FBI: Predators targeting local kids through online gaming

Action News Jax Investigates: Predators using video games

JACKSONVILLE, Fla. — Action News Jax Investigates predators targeting your children through video games.

It's happens more than you know.

In an Action News Jax exclusive, reporter Letisha Bereola sat down with an FBI Special Agent who exposed how predators use video games and fake friendships to target kids.

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Technology is evolving fast and it's giving predators unprecedented access to our kids through video games.

“This is nothing like the generation I grew up in,” said local mother Jessica Otwell.

Otwell is right. FBI Special Agent Keith Joyce says predators use multiplayer games like Fortnite to find their prey.

“The new playground of today is online gaming,” said Joyce.

Here’s how it works: A child accepts an invite to play from a stranger. Conversations start light and then a predator will make their move by asking for explicit photos.

“They’ll attempt to get the victim to send one image. Once that image that compromising is sent all bets are off,” said Joyce.

Joyce says a lot of child pornography distributed online comes from situations exactly like this.

Sextortion; it’s a trap Otwell wants to keep her 15-year-old away from.

“There are parents out here that honestly don’t know,” said Otwell.

Her daughter recently ended a friendship with a classmate who she says she got too close to a stranger through a video game.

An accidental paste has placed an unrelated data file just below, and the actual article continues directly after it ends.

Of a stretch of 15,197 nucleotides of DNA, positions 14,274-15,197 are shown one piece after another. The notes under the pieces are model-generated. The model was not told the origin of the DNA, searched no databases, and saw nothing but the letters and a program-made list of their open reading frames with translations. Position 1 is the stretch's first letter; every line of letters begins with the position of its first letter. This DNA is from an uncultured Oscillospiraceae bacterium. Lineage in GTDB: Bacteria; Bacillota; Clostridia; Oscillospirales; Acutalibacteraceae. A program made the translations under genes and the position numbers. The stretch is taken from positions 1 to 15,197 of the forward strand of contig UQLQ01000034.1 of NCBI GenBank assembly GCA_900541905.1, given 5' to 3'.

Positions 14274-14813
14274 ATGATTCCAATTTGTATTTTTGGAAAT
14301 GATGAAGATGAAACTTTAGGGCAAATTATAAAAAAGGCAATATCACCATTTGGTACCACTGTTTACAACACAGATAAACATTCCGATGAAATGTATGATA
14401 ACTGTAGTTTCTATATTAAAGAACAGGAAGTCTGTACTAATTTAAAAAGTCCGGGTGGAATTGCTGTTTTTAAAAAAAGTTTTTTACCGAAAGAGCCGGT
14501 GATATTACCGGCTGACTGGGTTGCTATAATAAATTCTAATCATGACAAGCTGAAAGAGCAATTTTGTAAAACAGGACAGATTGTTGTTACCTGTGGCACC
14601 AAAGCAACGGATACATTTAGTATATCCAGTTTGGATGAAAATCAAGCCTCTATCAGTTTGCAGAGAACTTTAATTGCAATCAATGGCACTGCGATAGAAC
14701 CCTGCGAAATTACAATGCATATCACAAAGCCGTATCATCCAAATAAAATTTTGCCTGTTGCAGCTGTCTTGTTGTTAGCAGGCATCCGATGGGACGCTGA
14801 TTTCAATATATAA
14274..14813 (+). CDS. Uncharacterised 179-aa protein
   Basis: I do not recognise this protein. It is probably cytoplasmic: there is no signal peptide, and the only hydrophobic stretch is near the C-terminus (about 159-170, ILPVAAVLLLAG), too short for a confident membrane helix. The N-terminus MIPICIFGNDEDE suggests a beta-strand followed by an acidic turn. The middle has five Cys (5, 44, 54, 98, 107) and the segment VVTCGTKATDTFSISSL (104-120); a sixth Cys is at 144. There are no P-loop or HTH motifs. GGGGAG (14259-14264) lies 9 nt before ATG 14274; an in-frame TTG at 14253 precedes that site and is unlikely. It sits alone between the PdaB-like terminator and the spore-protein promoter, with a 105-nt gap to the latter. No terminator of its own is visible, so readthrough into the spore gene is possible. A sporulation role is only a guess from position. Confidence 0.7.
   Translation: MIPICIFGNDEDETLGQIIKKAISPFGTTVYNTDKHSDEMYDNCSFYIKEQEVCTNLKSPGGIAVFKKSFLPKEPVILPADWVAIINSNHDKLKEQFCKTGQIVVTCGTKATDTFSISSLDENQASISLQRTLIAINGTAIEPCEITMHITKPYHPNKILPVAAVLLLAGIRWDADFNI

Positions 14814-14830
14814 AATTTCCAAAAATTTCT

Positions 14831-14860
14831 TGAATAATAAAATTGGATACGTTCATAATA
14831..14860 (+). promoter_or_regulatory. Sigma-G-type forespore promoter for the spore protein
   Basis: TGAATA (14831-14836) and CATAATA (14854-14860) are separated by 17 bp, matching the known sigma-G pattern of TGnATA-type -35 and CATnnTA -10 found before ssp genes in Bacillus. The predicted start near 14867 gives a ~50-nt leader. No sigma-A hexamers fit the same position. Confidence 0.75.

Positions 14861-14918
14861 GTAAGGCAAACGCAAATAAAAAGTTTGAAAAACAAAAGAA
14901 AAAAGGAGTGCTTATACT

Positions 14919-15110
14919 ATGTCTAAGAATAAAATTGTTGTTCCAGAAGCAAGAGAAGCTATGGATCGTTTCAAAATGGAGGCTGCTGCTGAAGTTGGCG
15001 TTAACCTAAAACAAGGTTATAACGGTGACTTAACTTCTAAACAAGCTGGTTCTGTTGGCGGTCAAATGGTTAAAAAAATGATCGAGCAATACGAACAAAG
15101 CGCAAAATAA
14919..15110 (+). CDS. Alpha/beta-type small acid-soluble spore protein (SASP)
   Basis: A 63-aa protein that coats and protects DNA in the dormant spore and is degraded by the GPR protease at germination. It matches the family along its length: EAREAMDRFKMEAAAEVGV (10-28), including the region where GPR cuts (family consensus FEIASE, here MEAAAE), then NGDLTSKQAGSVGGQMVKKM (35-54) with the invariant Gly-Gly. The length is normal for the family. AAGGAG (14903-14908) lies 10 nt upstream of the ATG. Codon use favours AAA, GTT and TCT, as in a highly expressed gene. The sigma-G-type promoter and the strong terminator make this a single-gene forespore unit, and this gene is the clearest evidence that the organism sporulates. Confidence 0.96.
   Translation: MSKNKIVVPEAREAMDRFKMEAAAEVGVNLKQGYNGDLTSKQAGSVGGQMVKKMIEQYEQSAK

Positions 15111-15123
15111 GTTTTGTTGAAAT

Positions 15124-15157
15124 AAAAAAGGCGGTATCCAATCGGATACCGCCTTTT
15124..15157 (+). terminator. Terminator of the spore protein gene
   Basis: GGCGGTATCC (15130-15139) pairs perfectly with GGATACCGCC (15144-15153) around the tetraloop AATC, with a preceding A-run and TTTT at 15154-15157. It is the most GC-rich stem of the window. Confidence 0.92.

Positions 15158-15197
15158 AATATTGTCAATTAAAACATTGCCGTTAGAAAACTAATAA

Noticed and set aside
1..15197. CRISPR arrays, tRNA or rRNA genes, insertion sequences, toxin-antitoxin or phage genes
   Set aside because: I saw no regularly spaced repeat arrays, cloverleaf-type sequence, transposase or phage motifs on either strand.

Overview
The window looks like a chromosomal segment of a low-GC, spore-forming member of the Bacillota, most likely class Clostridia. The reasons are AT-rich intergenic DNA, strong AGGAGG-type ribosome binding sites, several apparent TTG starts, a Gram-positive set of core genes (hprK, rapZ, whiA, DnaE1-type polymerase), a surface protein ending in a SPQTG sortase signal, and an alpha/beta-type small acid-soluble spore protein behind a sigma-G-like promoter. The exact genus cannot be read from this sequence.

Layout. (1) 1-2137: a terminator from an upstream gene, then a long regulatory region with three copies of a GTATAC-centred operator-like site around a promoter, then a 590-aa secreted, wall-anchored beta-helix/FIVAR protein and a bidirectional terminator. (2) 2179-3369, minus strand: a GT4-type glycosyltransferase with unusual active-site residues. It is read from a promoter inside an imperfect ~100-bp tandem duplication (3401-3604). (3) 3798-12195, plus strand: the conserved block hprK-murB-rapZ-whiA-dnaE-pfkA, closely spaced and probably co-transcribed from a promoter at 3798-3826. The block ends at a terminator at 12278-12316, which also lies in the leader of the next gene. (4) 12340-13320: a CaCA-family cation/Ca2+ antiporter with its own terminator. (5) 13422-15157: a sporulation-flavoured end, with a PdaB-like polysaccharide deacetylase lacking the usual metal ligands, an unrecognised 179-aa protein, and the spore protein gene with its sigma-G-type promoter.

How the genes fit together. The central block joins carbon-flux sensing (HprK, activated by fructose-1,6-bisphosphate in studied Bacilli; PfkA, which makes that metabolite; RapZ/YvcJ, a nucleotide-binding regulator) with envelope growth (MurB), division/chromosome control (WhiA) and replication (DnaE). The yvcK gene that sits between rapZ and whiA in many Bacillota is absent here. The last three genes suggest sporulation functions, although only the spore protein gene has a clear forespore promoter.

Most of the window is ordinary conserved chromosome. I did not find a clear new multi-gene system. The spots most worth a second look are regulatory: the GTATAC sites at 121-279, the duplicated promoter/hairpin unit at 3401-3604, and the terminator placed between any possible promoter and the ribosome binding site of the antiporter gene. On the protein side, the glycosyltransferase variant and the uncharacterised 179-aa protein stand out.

“They take online fantasy and turn it into real life without grasping who is actually on the other side of the microphone,” said Jennifer Otwell.

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Once predators gain a foothold, Joyce says communication often moves to social media. And the threats get more intense.
 
"They will call over Facebook messenger and leave voicemails there talking about how if the victim doesn't send more images within 10 minutes then they're going to post it all over their Facebook page, they are going to send to all their friends and family," said Joyce.

Parents may never hear about it.

Shame can silence even the most well-adjusted, happy child.

"They will go through years and years of hell just to not shame their parents or not get in trouble," said Joyce. 
 
Here are tips on how to better protect your kids from online predators:

  • Teach your kids if a conversation during a video game veers off topic, even if it seems innocent, like "what state do you live in?" tell them to grab an adult right away.
  • Show them how to block people online.
  • FBI Special Agent Keith Joyce says parents have to understand this is happening in our area and to make sure kids know they can come to you about strange encounters online.

More resources from the FBI: